Across facilities respondents reported that they completed a median of six (range 1–50, mean=9.6) forms each during a shift (Table (Table3).3). Staff from the facility that mainly used paper documentation systems filled out twice as many forms per shift (median number of forms=11, mean =14.3) as staff from facilities with mostly computer (median=5, mean=9.1) and nearly paperless (median=6, mean=6.9) documentation systems.
Across the facilities the estimated time spent filling out forms per shift ranged from 2 min to 6.5 h, the median time was 30 min (mean =73.0 min) (Table (Table3).3). RNs spent twice as long as ENs and AINs filling out forms per shift. Managers and HIOs spent six times longer on filling out forms than RNs. There was little difference in the time spent on this task between different facilities.
Participants were asked how long they spent completing facility-wide incident reports. Across all facilities, 44 staff answered that they performed this task. Twenty-nine (65.9%) responded that they spent less than 30 min performing this task in an average shift; 8 respondents (18.2%) spent 1 h, 5 (11.4%) a few hours and 2 (4.5%) an entire shift.
Participants were asked whether they used paper, electronic or hybrid (paper and electronic) formats for documentation tasks. Of the 114 respondents, 72 (63.2%), reported that they used hybrid systems (Table (Table4).4). RNs were more likely to use electronic only systems for documentation, which was consistent with the finding that RNs spent a median time of 1h 30min per shift (range 35 min - 7 h 30 min, mean=124.9min) using a computer/IT.
When ENs and AINs were asked how long they spent per shift on a computer/IT it was found they spent the least amount of time (30 min; range 0 min to 8 h a shift, mean=50.4min). Managers and HIOs spent the most time (median 6 h; range 3 – 8 h per shift, mean=356.7min). Across all facilities the median time each staff member spent using a computer/IT was 45 min (range 0–480 min per shift, mean=94.5min).
Participants were asked whether they used paper only, electronic only or hybrid methods of documentation for medication management. Across all facilities, all 48 staff who checked drug expiry dates did so using paper documentation systems; of the 49 staff who checked the correct storage of drugs, 46 (93.9%) did so using paper only; of the 59 staff involved in medication administration, 55 (93.2%) used paper only; out of the 47 staff involved in auditing medications, 42 (89.4%) used paper only; and of the 57 staff involved in medication ordering, 50 (87.7%) used paper only documentation systems for this activity. The remaining respondents for each question indicated that they used hybrid methods for each of the medication activities listed above, except for one person (2%) who responded that they used electronic only methods for checking the correct storage of drugs.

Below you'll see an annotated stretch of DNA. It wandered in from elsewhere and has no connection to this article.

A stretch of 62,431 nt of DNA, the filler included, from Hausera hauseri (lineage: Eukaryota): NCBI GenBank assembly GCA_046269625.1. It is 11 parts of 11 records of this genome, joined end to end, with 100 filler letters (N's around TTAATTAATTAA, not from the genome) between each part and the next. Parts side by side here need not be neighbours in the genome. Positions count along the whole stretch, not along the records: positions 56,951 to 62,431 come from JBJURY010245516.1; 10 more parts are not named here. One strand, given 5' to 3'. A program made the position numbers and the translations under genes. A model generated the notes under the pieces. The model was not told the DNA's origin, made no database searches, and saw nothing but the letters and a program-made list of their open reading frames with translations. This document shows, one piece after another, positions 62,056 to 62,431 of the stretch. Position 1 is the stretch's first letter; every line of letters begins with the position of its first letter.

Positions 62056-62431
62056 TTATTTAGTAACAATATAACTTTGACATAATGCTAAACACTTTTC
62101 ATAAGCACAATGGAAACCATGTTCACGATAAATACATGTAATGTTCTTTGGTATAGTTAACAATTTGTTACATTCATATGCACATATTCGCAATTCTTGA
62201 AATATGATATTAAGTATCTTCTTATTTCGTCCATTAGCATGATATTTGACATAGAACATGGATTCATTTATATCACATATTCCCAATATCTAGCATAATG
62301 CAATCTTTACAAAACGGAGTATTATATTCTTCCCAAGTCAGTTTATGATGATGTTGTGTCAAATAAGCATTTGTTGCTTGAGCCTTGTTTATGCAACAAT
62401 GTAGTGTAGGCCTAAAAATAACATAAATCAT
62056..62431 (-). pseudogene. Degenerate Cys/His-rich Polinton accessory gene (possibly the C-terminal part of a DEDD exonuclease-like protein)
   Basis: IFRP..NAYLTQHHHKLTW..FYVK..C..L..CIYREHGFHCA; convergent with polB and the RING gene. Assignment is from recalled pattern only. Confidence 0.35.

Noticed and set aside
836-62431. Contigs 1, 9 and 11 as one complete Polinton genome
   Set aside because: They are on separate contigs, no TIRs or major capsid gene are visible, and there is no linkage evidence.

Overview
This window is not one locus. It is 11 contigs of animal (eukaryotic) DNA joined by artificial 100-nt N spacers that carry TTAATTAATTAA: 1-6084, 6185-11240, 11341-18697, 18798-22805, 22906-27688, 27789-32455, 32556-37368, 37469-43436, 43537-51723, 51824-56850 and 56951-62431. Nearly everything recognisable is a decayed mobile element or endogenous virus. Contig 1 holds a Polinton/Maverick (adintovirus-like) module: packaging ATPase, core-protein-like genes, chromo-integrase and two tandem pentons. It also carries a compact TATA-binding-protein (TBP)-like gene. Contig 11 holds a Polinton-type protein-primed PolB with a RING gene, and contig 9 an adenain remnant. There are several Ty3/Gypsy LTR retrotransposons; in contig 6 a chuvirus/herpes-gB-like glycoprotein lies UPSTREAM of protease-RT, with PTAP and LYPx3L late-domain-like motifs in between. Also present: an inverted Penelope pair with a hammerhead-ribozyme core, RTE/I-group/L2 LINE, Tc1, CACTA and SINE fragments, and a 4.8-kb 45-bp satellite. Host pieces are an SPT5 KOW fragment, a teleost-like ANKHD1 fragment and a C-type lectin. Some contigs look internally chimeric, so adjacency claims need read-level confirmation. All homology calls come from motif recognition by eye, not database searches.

Respondents were asked when they recorded information about a resident’s care. Respondents could select from: i) at the point-of-care; ii) whenever I get the opportunity to do so during my shift; or iii) at the end of the shift. Of the 91 staff who responded to this question, 52 (57.1%) indicated that they record information “whenever I get the opportunity to do so”. Of the 19 RNs that answered this question, 14 (73.7%) selected that they record information whenever they get the opportunity, 4 (21.1%) responded that they completed documentation at the point-of-care, and the remaining RN responded that they completed documentation at the end of the shift. Of the 68 ENs and AINs who answered this question, 35 (51.5%) selected that they record information whenever they get the opportunity, 7 (10.3%) responded that they complete documentation at the point of care and 26 (38.2%) answered that they recorded information at the end of the shift. The type of documentation system a facility had i.e. mainly paper, mostly computer or nearly paperless, was not associated with when staff entered information into the system. The same trend was revealed across all facilities; thus of the 91 respondents, 52 (57.1%) recorded information whenever they got the opportunity, 27 (29.7%) recorded information at “the end of the shift” and 12 (13.2%) recorded information at “the point-of-care”.
Respondents were asked how frequently they used computers at a nurses’ station, in the hallways, at a resident’s bedside or on the medication cart. Respondents could choose from extensively used, often used, sometimes used, rarely used or not used. Of the 102 respondents who had computers available at a nurses’ station, 74 (72.6%) reported using them often or extensively, 13 (12.7%) sometimes or rarely and 15 (14.7%) did not use them at all. Of the 37 respondents who had computers available in the hallways, 15 (40.5%) often/extensively used them, 5 (13.5%) sometimes/rarely used them and 17 (45.9%) did not use them. Of the 17 respondents who had computers available at the bedside, 16 (94.1%), did not use them, with the remaining one respondent answering that they rarely used them. Similarly, of the 18 respondents who had computers on a medication cart available to them 17 (94.4%) did not use them, with the remaining one respondent answering that they rarely used them. Other mobile technologies, such as hand held computers, portable devices/laptops, wireless computers, or PDA/palm pilots were also not as frequently used when compared to the use of computers at the nursing station or in the hallways; of the 30 respondents who had this technology available to them, 5(16.6%) often/extensively used these mobile technologies, 11 (36.7%) rarely/sometimes used them and 14 (46.7%) never used them.
Participants were asked about how information moved through the facility either between paper and electronic documentation systems or between staff members. Information exchange between the facility and external providers such as the GP or community pharmacist was explored in terms of the frequency of the method used and the time this took.